A guide to setting up Vim for JavaScript development

I’ve been using Vim for close to two years now, and do all my JavaScript development work in it. In the process, I’ve tweaked my configuration several times until I finally achieved a setup that I can say I’m really happy with. So, in this article, I want to talk about some of the plugins and tools that I’ve taken advantage of to make writing JavaScript a more pleasurable experience in Vim.

All the plugins and settings were tested, and confirmed to work on Vim 8.1 and Neovim 0.4.0, the latest versions at the time of writing. As this post mainly deals with installing and configuring plugins for Vim, I recommend that you adopt vim-plug as your plugin manager if you don’t use one already.

Syntax highlighting

Vim supports basic syntax highlighting for JavaScript but I found it suboptimal especially when it comes to modern ES2015+ syntax, and it doesn’t support JSX when working with React. I found that vim-javascript and vim-jsx solved my problems in both instances.

Screenshot of React code in Vim

However, I later replaced those two with vim-polyglot which is a plugin that bundles several other syntax plugins for over 100 languages, and loads them on demand so that performance is not affected.

So, instead of having to add another plugin to provide syntax highlighting for .vue files for example, vim-polyglot takes care of that without much fuss. This means I’m covered when switching between different JavaScript frameworks as well as other programming languages.

Linting your code with ESLint

Code linting helps you identify potential errors in your code without having to run the code. It also helps you avoid problematic patterns or code that doesn’t adhere to certain style guidelines. ESLint has become the dominant linting tool for JavaScript developers due to it’s comprehensive support for all the modern features of the language, and also its easy extensibility.

If you’re not using ESLint already, follow this guide to set it up in your JavaScript project. In order for ESLint to work, you need to configure it with specific rules. You can use the recommended configuration which only addresses common problems, or check out Airbnb’s style guide if you want a more comprehensive set of rules.

While ESLint was built to be used via the command line, many people (myself included) prefer to integrate it into their code editor to get live feedback on code as it is being written. Bringing ESLint integration into Vim is pretty easy with ALE.

Once you install ALE, open up Vim in a JavaScript project that has been configured to use ESLint, and try to create an error on purpose. It should work straightaway without further configuration.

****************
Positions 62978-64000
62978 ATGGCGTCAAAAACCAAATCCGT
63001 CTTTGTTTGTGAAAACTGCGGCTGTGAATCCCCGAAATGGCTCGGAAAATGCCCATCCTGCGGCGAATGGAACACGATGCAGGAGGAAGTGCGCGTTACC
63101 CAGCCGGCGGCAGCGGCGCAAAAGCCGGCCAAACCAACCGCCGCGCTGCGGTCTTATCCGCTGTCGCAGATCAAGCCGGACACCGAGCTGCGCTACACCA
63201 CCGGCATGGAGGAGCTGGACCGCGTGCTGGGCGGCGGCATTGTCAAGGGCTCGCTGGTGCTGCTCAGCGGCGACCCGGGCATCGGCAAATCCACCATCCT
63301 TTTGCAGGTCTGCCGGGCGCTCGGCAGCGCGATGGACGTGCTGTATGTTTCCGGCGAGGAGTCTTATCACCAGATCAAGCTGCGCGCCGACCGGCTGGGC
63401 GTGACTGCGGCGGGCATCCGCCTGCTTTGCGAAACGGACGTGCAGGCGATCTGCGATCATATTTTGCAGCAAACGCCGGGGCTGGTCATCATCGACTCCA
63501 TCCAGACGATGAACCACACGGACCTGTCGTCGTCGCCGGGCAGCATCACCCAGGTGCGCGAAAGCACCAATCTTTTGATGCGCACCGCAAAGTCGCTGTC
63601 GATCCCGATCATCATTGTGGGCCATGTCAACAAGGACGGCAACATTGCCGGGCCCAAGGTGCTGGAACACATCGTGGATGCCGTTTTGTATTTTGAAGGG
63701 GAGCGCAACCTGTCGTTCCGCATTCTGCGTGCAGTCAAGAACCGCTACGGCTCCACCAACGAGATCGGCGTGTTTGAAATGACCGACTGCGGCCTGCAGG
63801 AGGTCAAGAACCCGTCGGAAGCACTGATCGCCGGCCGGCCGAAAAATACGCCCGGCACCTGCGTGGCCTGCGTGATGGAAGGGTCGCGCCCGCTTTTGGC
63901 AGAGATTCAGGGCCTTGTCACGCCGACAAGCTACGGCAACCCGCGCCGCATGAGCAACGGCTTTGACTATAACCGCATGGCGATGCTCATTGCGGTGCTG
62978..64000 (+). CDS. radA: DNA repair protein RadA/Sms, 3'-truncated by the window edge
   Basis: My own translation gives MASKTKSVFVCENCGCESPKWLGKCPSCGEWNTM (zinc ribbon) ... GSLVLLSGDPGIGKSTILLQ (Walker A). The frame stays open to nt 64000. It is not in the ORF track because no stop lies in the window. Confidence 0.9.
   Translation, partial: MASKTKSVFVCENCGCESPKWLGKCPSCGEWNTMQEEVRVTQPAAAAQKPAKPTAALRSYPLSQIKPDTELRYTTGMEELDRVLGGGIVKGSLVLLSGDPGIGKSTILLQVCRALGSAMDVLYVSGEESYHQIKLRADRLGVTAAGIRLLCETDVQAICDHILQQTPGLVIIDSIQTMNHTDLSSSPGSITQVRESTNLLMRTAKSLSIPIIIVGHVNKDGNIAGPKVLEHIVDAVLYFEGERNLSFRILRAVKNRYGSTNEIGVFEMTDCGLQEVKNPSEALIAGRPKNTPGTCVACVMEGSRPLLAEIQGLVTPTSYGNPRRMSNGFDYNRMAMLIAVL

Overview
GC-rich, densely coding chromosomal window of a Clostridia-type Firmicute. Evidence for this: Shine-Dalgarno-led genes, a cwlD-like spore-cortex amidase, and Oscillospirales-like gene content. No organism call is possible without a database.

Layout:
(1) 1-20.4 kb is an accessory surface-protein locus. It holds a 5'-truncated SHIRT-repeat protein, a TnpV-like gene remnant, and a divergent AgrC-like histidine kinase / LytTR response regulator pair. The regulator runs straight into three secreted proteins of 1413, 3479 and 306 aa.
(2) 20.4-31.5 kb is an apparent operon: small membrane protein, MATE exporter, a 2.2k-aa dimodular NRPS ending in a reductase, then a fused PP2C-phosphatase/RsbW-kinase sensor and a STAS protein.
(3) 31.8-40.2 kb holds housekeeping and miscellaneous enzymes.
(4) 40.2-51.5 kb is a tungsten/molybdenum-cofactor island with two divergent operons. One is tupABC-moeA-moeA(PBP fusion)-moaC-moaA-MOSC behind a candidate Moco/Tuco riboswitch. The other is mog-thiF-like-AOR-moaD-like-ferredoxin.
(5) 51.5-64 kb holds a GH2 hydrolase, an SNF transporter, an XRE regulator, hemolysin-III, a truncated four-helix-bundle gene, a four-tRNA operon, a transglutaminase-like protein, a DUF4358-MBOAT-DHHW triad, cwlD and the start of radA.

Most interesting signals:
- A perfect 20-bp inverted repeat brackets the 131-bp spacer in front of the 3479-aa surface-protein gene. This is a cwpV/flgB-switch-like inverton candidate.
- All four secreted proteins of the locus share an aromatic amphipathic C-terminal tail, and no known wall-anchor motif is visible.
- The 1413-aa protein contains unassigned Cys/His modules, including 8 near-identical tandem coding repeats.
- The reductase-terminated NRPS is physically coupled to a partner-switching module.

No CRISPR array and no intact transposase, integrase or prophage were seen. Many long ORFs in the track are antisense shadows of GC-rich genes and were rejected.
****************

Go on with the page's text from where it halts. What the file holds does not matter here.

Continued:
As you can see, indicators for errors and warnings appear next to the problematic lines as the code is written, and the reason for the error is printed at the bottom of the screen when the cursor is on the line where is error is found. In this case, ESLint is warning me that about unused variables and also about the console statement.

Additionally, you can open the location list to view all the errors in a file and jump to each error using :lnext (or :lne) to navigate to the next item and :lprevious (or :lpr) to navigate to the previous item.


An easier way to jump between linting errors quickly is to use the <Plug> keybindings shown below. You can change [c and ]c to your preferred key combination.

  nmap <silent> [c <Plug>(ale_previous_wrap)
nmap <silent> ]c <Plug>(ale_next_wrap)

By the way, I’m not a fan of the default indicators used by ALE for errors and warnings, so I changed them to something that’s aesthetically more pleasing using the following configuration:

let g:ale_sign_error = '❌'
let g:ale_sign_warning = '⚠️'
Screenshot showing new indicators for errors and warnings in ALE

Code formatting with Prettier

Prettier is a code formatting tool that has gained huge momentum in the JavaScript ecosystem since coming on the scene around early 2017. It basically ensures that a codebase complies to a set code style guide regardless of the number of developers working on the project.

It works by formatting a file (or many files) according to the options specified in its configuration file. As such, all files formatted by Prettier adhere to the same guidelines for indendation, quote style, spacing, line width, and several other stylistic concerns.

To use Prettier, you need to add it to your project. You can use Prettier’s CLI, or configure it as a pre-commit hook, but I prefer the instant feedback of having it format my code immediately I save a file.

ESLint also has some code fixing capabilities, but some of these conflict with Prettier’s methods. It is better to have ESLint take care of code quality concerns, while leaving Prettier to focus on code formatting concerns.

To achieve this, you need to disable the ESLint rules that conflict with Prettier with eslint-config-prettier while adding Prettier’s code fixing capabilities to ESLint using eslint-plugin-prettier. To do so, run the following command in your project directory:

$ yarn add eslint-config-prettier eslint-plugin-prettier -D

Then add the following to your ESLint configuration file. This configures both eslint-plugin-prettier and eslint-config-prettier in a single step.

  "extends": ["plugin:prettier/recommended"]

That’s all you need to do to integrate Prettier with ESLint. The next step is to configure Vim so that all JavaScript code is formatted nicely as soon as a file is saved. ALE solves this nicely for us!

In addition to supporting linters that report errors, ALE can also run fixers to format the code in a Vim buffer. All you need to do is specify eslint as a fixer for JavaScript in your .vimrc as shown below: